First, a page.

Echo Bluff State Park

August, 2018 – Eminence, MO We had plans to meet our friends at Round Spring Campground the weekend before Labor Day. We realized we didn’t have anything going on the week before that required us to stay in Springfield so we left town on Monday. We had a tough time deciding where to go but finally landed on spending a few days at Missouri’s newest state park, Echo Bluff.

Echo Bluff was only a few miles from our weekend destination. It wasn’t quite open the last time we ventured this way in July of 2016 so we had never been there. And it is said to be frequented by the wild horses of Shannon County which I have always wanted to see.

We didn’t have to wait long. Soon after we got set up Jim spotted some horses near an old barn across the road from the campground. I grabbed my camera and headed that way.

I stayed on the sidewalk with a guardrail between them and myself, quite a distance from where they were, hoping not to spook them.

I was afraid they would leave when they noticed me. I was totally unprepared for what actually happened. They spotted me and started galloping toward me! Doesn’t the one on the left look a little maniacal with that hair?!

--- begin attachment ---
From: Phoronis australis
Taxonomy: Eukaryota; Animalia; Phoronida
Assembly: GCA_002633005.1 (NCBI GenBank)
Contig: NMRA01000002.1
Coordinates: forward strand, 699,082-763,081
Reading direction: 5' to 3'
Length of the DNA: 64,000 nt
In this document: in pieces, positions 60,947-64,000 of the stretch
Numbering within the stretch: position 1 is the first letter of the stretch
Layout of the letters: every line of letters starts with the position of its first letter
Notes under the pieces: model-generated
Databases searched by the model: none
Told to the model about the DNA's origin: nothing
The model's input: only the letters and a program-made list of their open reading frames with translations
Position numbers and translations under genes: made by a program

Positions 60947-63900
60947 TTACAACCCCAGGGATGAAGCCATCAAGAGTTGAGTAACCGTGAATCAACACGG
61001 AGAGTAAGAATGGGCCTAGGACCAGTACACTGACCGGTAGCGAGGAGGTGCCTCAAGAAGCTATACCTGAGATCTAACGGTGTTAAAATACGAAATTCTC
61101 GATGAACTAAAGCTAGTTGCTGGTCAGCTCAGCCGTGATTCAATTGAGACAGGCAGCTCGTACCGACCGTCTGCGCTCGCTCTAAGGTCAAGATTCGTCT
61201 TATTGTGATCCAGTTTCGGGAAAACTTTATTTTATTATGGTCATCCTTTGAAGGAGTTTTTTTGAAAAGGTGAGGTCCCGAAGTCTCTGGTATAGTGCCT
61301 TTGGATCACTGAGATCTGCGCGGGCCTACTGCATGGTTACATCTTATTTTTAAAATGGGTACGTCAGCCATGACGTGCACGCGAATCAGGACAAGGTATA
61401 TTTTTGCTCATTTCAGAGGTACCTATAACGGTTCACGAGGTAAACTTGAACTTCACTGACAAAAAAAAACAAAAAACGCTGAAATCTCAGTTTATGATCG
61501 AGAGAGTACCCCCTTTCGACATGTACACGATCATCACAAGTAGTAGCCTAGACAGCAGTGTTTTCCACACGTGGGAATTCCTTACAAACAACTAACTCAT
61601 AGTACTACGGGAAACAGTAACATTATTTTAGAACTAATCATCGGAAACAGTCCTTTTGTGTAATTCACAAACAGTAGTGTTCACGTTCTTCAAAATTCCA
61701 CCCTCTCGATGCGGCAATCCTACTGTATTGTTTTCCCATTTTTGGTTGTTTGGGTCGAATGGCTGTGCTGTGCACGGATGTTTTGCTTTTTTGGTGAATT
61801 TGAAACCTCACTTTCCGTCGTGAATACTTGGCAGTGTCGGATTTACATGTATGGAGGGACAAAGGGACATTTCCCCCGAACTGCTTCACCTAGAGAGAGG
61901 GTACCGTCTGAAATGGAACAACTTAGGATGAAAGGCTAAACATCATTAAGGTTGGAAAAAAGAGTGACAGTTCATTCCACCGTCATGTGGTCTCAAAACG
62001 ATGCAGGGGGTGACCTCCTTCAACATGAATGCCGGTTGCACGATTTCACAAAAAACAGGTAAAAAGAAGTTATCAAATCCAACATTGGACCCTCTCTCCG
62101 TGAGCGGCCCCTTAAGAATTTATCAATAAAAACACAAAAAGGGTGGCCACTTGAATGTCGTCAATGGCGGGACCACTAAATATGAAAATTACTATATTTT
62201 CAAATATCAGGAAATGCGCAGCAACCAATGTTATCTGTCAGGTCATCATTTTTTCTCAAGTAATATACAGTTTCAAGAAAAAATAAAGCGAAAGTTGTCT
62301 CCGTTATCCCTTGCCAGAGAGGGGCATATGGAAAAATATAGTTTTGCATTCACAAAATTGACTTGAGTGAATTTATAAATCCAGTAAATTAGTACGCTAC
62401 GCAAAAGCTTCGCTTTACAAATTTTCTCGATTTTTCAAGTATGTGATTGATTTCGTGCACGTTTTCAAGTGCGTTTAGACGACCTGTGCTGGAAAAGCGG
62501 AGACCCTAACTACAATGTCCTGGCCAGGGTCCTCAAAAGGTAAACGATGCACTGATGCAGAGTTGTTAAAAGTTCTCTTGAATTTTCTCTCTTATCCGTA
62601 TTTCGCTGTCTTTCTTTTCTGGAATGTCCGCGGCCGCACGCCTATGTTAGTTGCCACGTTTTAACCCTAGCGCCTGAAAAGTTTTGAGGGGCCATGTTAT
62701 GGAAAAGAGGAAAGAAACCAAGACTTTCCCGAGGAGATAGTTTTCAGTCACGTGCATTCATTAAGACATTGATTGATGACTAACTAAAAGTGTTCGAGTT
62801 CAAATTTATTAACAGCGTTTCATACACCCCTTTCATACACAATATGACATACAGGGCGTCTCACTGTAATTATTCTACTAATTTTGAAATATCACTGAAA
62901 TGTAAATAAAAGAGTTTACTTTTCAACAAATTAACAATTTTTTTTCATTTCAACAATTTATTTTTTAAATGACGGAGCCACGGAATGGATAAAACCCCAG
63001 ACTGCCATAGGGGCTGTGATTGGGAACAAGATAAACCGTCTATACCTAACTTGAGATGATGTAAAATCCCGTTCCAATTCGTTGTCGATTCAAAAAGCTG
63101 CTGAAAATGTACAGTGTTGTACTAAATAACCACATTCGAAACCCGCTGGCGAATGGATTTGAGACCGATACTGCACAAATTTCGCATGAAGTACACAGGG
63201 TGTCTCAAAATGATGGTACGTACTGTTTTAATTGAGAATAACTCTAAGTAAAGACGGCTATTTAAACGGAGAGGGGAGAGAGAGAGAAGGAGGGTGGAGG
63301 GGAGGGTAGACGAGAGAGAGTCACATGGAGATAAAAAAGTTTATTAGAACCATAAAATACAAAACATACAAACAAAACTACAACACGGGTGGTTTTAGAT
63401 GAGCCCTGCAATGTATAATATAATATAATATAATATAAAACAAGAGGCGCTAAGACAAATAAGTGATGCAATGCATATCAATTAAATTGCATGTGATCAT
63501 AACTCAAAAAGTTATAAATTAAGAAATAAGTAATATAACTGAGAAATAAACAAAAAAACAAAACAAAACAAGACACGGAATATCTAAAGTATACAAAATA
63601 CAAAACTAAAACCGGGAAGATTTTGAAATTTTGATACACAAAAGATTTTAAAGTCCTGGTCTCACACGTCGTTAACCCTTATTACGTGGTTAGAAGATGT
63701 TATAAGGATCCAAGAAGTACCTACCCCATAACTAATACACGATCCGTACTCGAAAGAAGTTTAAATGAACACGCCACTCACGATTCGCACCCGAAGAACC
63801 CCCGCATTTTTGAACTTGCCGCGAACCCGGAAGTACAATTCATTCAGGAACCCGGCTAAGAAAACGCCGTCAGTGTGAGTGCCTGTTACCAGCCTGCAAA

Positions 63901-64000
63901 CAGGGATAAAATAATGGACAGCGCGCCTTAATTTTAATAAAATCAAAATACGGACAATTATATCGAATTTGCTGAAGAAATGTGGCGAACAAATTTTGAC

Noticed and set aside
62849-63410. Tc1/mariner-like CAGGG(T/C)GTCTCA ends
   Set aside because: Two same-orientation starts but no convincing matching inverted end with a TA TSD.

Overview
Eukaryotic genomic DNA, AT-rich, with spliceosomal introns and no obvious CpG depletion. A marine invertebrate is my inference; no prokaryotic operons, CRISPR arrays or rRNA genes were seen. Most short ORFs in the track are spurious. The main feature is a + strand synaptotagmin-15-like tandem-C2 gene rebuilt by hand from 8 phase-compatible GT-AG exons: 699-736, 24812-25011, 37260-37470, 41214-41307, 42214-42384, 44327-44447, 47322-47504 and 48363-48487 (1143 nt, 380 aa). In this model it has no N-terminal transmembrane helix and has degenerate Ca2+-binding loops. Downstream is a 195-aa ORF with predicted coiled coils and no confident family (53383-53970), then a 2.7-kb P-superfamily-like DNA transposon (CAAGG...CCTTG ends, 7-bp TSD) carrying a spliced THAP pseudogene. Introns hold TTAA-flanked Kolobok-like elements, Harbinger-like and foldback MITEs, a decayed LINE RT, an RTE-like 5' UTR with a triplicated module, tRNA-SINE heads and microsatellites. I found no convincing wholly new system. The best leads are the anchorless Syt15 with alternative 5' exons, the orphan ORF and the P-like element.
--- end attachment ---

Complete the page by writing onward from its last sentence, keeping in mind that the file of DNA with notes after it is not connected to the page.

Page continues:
I hurriedly walked back to Jim who was coming to join me. I didn’t know what protection he could offer me from three crazy horses but I was pretty sure my old farm boy would know what to do. Thankfully we didn’t have to do anything. The horses reached the road, stopped running, and calmly walked past us. They must enjoy messing with the newcomers!

It turns out that these three horses, though part of the wild herd, choose to stay in and around the state park. In fact they appear to be a bit of a nuisance. We saw them being shooed out of many a campsite while we were there.

The pony especially seems to have no fear of humans and, of course, no training. This combination can make him quite the pest. One day he tried to eat our welcome mat. We put it away after that.

The park turned out to be a delight. Sinking Creek runs through the park. It is clear and warmer than the many spring fed creeks and rivers in the area. There are many places along its banks to wade and there are a few decent swimming holes to enjoy.

The park includes cabins and a lovely lodge, both of which had fairly reasonable rates.

The lodge’s back deck looks out on the park’s namesake, Echo Bluff.

The campground was beautiful each morning with mist rising from the creek and the sun rising behind the hills.

It was the perfect park for my morning walks. It was far from crowded in the middle of a week after local schools had started. There were exactly three miles of pavement between the campground, the lodge, the cabins, and their fabulous playground.